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Dear Anna,

I’m working from home due to COVID-19 and I’m finding it much lonelier than I expected. Do you have any tips for getting through the day?

Working from home takes practice. Everyone’s home working environment is different. You might live in a quiet suburb, or beside neighbours who are renovating. Your apartment might be near the lifts, or you hear every happy scream from children in the playground. You may be one of the many sole practitioners who regularly works alone. Some will enjoy the solitude while others will be lonely. Recent research by Ozcelik and Barsade in their 2018 Academy of Management article “No Employee an Island” suggests that loneliness is both an individual and social phenomenon and it does impact job performance. Here are a few different things to try. When it comes to loneliness, a combination of strategies works best to build friendships and expand social networks. 

Schedule meetings and conference calls in the morning to kick-start your day with social interaction. Join the call slightly early or on time and use the time where everyone is joining for social topics with colleagues. Switch from email to phone when you can, and try to include the usual social connection questions – what did you do on the weekend? Do you have plans for the holidays? Did you read that article in LSJ?  Let your colleagues, manager or friends know you are experiencing loneliness. They might be holding back from discussing social topics thinking you aren’t interested or think you are happily enjoying the solitude. Reach out to the people you would normally chat with in the office to see how their day is going. You’re likely to have the greatest success if you can see they are online too.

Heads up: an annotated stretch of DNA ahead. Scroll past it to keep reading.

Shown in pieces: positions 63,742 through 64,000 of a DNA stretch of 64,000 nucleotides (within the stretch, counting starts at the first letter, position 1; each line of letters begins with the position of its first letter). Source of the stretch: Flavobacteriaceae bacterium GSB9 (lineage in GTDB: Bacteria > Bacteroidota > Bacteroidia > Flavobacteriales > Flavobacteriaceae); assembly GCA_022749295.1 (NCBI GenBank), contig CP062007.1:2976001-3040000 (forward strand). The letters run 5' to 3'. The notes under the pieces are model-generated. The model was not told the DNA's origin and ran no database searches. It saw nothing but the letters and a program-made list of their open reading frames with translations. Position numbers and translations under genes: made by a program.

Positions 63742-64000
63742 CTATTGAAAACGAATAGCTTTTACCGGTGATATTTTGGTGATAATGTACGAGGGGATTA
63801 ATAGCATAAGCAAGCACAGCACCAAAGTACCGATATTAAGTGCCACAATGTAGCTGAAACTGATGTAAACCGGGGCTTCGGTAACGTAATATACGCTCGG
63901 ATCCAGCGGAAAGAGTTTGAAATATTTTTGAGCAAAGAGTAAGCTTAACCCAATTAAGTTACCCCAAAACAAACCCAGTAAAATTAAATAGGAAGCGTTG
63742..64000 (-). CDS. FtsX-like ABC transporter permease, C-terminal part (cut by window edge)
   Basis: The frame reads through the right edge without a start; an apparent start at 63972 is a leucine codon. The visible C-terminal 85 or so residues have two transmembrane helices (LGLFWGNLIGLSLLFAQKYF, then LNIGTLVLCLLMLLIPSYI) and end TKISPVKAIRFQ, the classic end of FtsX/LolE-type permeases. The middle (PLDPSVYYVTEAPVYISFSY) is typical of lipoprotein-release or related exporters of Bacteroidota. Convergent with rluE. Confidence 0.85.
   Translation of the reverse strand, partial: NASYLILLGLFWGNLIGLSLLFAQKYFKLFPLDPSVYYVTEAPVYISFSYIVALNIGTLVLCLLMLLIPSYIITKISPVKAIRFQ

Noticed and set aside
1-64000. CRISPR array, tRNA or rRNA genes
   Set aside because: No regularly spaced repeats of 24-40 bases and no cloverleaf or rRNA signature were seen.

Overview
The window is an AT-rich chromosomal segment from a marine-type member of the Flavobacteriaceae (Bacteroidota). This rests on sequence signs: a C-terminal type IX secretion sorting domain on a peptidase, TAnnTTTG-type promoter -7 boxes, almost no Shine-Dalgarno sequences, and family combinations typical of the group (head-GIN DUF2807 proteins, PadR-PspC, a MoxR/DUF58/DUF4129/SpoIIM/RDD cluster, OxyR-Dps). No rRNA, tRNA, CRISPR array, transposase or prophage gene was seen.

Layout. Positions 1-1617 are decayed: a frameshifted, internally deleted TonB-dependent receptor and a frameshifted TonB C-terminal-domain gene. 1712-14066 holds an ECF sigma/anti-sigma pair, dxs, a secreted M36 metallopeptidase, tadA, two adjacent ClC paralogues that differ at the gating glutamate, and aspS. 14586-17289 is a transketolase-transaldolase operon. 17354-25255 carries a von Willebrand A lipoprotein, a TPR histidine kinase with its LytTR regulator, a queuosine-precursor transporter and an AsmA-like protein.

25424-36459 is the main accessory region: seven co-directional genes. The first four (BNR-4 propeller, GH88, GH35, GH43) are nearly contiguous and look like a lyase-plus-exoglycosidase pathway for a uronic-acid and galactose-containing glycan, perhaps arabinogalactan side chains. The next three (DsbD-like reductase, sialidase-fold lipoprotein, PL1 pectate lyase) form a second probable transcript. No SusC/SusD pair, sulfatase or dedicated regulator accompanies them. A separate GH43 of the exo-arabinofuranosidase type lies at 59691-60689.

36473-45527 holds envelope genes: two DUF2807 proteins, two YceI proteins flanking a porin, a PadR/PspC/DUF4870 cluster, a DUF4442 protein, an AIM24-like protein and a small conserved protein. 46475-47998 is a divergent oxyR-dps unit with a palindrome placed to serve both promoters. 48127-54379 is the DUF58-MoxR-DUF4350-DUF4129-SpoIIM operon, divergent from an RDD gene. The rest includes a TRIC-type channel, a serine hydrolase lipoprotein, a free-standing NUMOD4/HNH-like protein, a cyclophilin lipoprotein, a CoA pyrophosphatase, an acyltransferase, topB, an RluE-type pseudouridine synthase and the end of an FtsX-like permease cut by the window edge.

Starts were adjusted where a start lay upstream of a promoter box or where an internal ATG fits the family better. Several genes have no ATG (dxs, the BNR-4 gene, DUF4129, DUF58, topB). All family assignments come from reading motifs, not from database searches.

Plan a structure for your day to give you focus. Make your to-do list your friend and enjoy the satisfaction of ticking things off at the end of the day. Find a radio station to listen to, or put the news on low in the background. Enjoy a podcast or audio book, especially if they add to your concentration. Use lunchtime as a break. Go for a walk, take a class, or just do some jobs around the house that give you some exercise and take you away from the room you’re working in. All the better if the walk is with a friend, the class has friendly people, or you have a chat with the neighbours while taking out the rubbish. 

Finally, connect with your community. Working from home gives you the opportunity to replace your commute time with a conversation with a parent at school, or a more friendly good morning to a neighbour. You might also discover they are working from home and schedule a coffee in the local park. 

Working from home is about establishing different social connections. Your friends might be pleasantly surprised to receive an invitation or find you are more available on the days you work from home. It’s still a day for work, but it doesn’t have to be all work and no play. Find the right amount of social connection for you.